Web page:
• Alex’s Memory

    by Maya Mueller

    The moment hit Alex without warning.
    Like a brutal slap across the cheek, sharp and merciless, leaving stinging tears in his eyes and picking at the scars of his soul.  He placed a hand on his heart, becoming acutely aware of every intake of breath.
    Alex had lost something, something priceless and precious and unattainable.  The memory had slipped so quickly, like a slick pebble slipping from his fingers, lost among the wild currents of the river of his mind.  He had forgotten the precise color of his mother’s hair.
    Alex clearly remembered the delicate honey strands, like moonlight silver, yet could not precisely recall the color’s shade.  Were their caramel brown strands entwined with the blond?  Was it a soft flaxen, or a watery gold?  How did the hair feel, exactly, under his fingertips?  Like cotton, silk, water, fur?  He must remember.  He had to remember.  Without these memories she seemed even more like some transient fragment of his imagination.  She seemed less of a mother, but more of some distant goddess he worshipped, existing merely due to the power of his faith.  What if she had never lived?  What if…?
    The horror of the moment left him shaken, and he tremulously sat at the base of a tree.  The roots offered a rough, sturdy seat to support him on.
    Elsa Young was her name.  He repeated it under his breath like a mantra, grappling for breathily floating memories, holding his head in his hands.
    She was a woman of delicate bones, long and gentle and doe-like.  A woman of steep, sloping lines and gentle curves.  Her eyes, a mosaic of several different shades of blue―cobalt, dark navy, speckles of glassy aqua―framed by a fringe of colorless lashes that would tickle his cheek when she would embrace him.  Alex’s mother always smelled of the lavender facial water she dabbed on her face at night, a porcelain bottle that sat upon her dresser.  She would sit on the edge of the bed, her slender legs hanging of the sides, and dab her jaw bone with a cotton swab.  Alex, who was a toddler at the time, would sit at her feet with some car toy at hand and occasionally lean his cheek against her damp moisturized skin.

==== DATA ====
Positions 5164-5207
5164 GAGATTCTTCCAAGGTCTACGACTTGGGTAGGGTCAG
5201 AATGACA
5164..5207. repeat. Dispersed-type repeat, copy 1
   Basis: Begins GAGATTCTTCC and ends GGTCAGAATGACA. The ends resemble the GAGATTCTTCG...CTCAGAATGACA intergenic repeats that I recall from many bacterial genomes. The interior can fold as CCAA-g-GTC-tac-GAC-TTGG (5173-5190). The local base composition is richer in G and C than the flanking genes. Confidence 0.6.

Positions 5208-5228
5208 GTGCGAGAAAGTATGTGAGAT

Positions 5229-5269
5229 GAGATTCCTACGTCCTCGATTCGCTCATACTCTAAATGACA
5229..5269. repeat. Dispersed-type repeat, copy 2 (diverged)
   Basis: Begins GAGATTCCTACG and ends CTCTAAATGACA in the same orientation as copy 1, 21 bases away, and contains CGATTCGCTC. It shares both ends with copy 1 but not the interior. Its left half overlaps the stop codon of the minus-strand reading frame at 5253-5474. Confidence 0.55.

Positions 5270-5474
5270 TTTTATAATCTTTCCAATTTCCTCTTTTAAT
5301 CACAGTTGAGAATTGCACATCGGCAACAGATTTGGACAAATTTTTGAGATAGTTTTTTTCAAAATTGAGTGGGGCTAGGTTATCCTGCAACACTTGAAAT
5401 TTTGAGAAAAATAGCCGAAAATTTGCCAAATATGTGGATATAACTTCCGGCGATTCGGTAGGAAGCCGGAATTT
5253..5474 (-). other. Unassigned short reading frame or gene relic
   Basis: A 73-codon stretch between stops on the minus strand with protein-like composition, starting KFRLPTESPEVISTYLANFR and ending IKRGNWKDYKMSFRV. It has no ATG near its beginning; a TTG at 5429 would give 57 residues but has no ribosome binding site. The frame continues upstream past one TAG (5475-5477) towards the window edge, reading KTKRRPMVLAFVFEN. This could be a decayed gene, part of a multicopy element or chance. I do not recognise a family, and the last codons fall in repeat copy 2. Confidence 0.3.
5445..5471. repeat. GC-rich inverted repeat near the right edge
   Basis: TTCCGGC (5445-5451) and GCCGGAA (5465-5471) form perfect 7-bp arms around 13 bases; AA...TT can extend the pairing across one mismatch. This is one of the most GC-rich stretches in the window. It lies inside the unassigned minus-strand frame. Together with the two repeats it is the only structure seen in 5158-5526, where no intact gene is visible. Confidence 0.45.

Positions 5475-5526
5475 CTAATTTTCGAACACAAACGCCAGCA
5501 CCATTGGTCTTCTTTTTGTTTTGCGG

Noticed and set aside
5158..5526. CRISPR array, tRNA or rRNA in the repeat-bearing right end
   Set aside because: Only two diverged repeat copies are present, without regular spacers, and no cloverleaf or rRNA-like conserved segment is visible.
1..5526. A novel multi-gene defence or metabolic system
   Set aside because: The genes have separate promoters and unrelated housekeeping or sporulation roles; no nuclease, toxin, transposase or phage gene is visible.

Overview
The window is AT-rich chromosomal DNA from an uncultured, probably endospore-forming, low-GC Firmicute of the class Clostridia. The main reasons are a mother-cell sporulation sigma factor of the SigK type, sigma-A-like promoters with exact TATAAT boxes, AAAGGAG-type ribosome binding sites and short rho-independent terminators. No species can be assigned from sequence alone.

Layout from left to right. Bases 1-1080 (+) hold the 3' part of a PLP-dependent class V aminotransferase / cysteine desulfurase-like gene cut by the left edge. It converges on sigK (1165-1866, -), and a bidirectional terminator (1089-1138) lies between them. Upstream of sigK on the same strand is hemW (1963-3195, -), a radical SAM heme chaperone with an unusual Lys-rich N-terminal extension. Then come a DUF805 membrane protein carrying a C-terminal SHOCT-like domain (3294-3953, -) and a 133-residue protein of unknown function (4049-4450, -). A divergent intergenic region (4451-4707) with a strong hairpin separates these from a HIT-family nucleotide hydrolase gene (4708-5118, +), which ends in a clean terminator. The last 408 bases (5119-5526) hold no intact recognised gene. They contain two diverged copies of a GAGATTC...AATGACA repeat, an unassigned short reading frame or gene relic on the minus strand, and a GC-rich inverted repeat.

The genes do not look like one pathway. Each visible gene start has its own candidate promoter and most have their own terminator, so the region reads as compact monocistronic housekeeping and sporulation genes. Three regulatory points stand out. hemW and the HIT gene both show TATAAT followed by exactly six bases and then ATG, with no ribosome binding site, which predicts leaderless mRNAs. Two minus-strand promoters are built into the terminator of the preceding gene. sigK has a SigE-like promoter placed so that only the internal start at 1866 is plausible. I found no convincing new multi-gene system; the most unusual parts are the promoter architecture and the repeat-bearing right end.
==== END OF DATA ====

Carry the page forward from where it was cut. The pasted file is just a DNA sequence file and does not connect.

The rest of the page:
He remembered the exact way she would smile; an almost guilty expression flitting across her face whenever he made her laugh.  Her eyes would crinkle into glistening blue crescents.  Her lips would curve upward despite her will, and her teeth would clench as the sheepish giggles rose from her throat, as if she were ashamed of herself for being happy.
    He remembered his mother in the garden; the oversized straw hat creating a crisscross of shadows along her face, the sleeves of her blouse rolled to her elbows.  She would pick a raspberry from the vine, and open her mouth into a large O to tell Alex to do the same.  He would obey happily, and she would smile faintly while placing the juicy fruit on his tongue.
    He remembered the cicada-humming, summer nights where they would lay together on her bed before his father finished his shower.  They would quietly listen to the water shoot from the faucets, intertwining their fingers, looking at each other with unflinching gazes.  She would draw swirls on his arm with her finger, or play shadow puppets against the solitary lamplight in the room.  Usually the ceiling fan was on, so her finger swans and geese and crocodiles would flicker before his eyes like some black and white film, like some bizarre illusion entrancing him.  She would sing Jewish lullabies to him, some other times, sorrowful lilting songs that he still remembered.
    But…the color of her hair…if only he could hold a strand, right now.  Or perhaps…if only she could stand in front of him, for one moment.  They did not need to speak, or touch.  Just to flicker before him like the shadow swans, a brief mirage to stir his memories, to saturate the thirst in his soul a little longer.  Perhaps, even, if she would smile again.  Just once.

    posted to Cedar Street Times on October 19, 2012

    Topics: Young Writers' Corner


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